decided: December 12, 1979.
BABCOCK & WILCOX CONSTRUCTION CO., INC. AND THE TRAVELERS INSURANCE COMPANY, INSURANCE CARRIER, PETITIONERS
JOSEPH ST. JOHN, DECEASED, BY SYLVANIA, WIDOW, RESPONDENT
Appeal from the Order of the Workmen's Compensation Appeal Board in case of Joseph St. John, Deceased, by Sylvania, Widow v. Babcock & Wilcox Construction Co., Defendant, Docket No. A-72467.
Richard D. Harburg, with him Thomas W. Murphy, Joseph J. Murphy, Robert J. Murphy, and Murphy, Murphy & Murphy, for petitioners.
Neil A. Morris, with him Wilbur Greenberg, and, of counsel, Sidkoff, Pincus, Greenberg & Green, P.C., for respondent.
Judges Crumlish, Jr., Wilkinson, Jr. and Mencer, sitting as a panel of three. Opinion by Judge Mencer.
[ 48 Pa. Commw. Page 2]
Babcock & Wilcox Construction Co., Inc. (Babcock) and its insurance carrier, The Travelers Insurance Company, appeal an order of the Workmen's Compensation Appeal Board (Board) granting compensation to Sylvania St. John (claimant) for the death of her husband, Joseph St. John (decedent). We affirm.
On June 14, 1972, decedent, a boilermaker, reported to his construction site shortly before his scheduled starting time of 8 a.m. After checking in, decedent changed into his work clothes in the building provided by Babcock and reported for work. Because of inclement weather, however, decedent did not immediately begin working but engaged in conversation with his fellow employees. Subsequently, decedent walked to a portable toilet which was approximately 10 to 15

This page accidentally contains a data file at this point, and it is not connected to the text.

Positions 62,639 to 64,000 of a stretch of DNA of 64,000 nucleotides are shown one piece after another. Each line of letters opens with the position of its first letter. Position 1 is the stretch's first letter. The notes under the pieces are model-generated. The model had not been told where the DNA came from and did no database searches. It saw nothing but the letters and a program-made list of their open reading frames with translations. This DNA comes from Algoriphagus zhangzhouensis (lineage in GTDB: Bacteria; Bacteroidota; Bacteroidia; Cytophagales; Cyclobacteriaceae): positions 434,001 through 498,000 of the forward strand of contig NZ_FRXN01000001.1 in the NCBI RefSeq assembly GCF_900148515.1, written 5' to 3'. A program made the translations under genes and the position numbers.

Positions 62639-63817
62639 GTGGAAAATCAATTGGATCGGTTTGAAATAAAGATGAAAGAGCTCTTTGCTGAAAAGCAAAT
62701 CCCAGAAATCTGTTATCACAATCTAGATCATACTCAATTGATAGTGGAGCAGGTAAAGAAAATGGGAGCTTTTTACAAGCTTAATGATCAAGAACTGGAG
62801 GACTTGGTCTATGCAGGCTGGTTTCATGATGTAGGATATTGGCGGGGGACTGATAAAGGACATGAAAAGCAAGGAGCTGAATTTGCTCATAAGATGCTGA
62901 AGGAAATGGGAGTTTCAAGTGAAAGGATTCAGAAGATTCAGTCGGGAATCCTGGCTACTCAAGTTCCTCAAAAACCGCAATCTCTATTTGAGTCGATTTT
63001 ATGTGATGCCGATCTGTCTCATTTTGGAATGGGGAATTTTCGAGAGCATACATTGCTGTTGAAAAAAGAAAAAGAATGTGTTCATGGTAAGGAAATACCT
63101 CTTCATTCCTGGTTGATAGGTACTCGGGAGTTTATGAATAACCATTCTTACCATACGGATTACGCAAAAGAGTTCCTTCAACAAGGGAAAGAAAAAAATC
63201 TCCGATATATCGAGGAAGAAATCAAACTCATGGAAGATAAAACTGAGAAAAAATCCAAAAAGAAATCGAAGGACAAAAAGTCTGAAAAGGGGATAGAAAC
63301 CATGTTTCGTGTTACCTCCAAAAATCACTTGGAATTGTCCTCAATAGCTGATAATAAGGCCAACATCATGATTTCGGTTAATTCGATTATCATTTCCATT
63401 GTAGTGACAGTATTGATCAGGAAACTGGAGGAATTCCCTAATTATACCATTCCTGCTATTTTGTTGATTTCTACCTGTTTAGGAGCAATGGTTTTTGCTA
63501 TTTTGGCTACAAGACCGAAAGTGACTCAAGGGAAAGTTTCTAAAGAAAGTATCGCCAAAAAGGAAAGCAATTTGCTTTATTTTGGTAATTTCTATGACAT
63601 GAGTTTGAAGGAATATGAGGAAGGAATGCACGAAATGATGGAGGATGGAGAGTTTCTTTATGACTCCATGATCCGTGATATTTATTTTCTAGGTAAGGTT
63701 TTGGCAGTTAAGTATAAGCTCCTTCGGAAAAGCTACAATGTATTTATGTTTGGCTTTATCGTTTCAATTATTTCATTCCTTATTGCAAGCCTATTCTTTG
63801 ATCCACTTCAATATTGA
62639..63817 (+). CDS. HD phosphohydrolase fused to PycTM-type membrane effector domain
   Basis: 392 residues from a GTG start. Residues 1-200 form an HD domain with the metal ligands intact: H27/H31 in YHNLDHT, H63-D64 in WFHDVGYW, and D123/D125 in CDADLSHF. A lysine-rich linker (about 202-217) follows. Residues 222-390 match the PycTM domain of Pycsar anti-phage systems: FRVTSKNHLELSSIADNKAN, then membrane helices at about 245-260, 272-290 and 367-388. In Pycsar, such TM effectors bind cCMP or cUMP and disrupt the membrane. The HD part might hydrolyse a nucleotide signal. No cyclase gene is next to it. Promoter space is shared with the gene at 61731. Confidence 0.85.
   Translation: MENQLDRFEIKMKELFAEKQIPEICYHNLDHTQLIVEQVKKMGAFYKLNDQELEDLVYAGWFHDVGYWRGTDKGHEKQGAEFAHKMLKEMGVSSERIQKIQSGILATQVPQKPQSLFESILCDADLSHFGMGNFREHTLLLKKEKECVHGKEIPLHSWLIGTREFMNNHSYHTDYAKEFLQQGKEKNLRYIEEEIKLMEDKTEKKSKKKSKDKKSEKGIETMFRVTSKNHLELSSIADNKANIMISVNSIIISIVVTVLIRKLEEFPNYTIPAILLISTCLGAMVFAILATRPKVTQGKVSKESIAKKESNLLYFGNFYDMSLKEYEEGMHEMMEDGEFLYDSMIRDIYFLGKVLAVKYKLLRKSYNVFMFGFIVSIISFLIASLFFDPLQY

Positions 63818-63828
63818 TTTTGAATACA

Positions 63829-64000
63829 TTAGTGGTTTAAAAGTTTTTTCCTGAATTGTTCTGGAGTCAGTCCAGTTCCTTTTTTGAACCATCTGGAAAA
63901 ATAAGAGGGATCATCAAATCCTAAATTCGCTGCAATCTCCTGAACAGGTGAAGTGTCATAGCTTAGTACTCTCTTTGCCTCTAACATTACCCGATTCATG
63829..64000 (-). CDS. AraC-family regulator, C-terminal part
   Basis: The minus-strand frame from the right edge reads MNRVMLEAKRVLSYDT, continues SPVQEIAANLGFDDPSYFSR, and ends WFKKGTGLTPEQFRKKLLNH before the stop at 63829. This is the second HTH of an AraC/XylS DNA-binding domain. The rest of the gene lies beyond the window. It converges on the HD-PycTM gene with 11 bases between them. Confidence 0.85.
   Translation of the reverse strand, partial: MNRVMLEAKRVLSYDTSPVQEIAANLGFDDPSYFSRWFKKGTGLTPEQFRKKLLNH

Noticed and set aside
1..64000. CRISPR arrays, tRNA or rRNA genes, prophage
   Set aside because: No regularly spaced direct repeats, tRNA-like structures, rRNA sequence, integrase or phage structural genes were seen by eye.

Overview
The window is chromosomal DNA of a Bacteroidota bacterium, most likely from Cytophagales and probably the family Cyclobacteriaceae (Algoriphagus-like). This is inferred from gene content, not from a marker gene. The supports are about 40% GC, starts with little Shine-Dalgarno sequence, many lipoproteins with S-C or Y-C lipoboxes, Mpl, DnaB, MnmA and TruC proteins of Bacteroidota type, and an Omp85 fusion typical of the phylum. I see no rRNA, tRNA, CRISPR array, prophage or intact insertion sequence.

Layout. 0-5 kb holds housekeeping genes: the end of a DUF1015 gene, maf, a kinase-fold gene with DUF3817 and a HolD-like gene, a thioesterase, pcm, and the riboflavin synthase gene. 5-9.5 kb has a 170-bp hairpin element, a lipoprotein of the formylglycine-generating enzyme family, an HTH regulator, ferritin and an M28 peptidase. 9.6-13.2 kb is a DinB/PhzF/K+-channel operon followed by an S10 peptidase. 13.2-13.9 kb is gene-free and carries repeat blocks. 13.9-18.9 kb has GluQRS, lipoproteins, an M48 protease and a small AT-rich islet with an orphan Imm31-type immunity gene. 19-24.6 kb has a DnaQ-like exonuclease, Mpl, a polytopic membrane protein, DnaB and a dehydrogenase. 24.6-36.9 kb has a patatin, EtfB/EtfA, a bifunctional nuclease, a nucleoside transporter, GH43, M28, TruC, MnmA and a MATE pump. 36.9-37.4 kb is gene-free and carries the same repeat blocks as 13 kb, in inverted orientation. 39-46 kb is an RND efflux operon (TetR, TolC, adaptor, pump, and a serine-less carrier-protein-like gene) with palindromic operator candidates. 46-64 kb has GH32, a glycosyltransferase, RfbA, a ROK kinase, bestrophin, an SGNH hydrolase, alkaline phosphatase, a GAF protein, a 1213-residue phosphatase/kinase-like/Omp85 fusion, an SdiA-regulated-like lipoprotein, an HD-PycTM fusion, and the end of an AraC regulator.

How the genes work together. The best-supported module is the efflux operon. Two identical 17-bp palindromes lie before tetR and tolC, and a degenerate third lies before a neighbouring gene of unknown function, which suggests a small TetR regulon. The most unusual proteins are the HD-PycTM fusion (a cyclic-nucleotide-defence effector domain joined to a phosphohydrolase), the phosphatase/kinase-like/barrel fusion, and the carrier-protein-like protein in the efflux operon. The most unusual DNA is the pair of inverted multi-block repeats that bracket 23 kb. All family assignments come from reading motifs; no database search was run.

[ 48 Pa. Commw. Page 3]
feet away. As he approached the facility, decedent stumbled over a ledge or step leading to the toilet and fell forward into the facility. Decedent was taken unconscious from the building and rushed to a hospital where he was pronounced dead on arrival. The cause of death was a heart attack.*fn1
Claimant filed a fatal claim petition pursuant to The Pennsylvania Workmen's Compensation Act (Act), Act of June 2, 1915, P.L. 736, as amended, 77 P.S. § 1 et seq., alleging that decedent's heart attack was caused by the trauma of his fall. The referee, after several hearings, awarded claimant compensation. The Board, however, reversed, finding that claimant had not proved that decedent's injury was related to his employment. Upon claimant's petition for a rehearing, the Board reversed itself and ordered compensation. This appeal followed.
Babcock argues that the Board erred in granting a rehearing. We disagree. The decision to grant or deny a rehearing, which is authorized by Section 426 of the Act, 77 P.S. § 871, is within the Board's discretion and will only be reversed for an abuse of that discretion. Douglas v. Workmen's Compensation Appeal Board, 32 Pa. Commonwealth Ct. 156, 377 A.2d 1300 (1977); General Woodcraft & Foundry v. Workmen's Compensation Appeal Board, 13 Pa. Commonwealth Ct. 357, 318 A.2d 385 (1974). Here, the Board granted the rehearing because it believed it had misapplied the law, in view of our decision in Workmen's Compensation Appeal Board v. United States Steel Corp., 31 Pa. Commonwealth Ct. 329, 376 A.2d 271
[ 48 Pa. Commw. Page 4]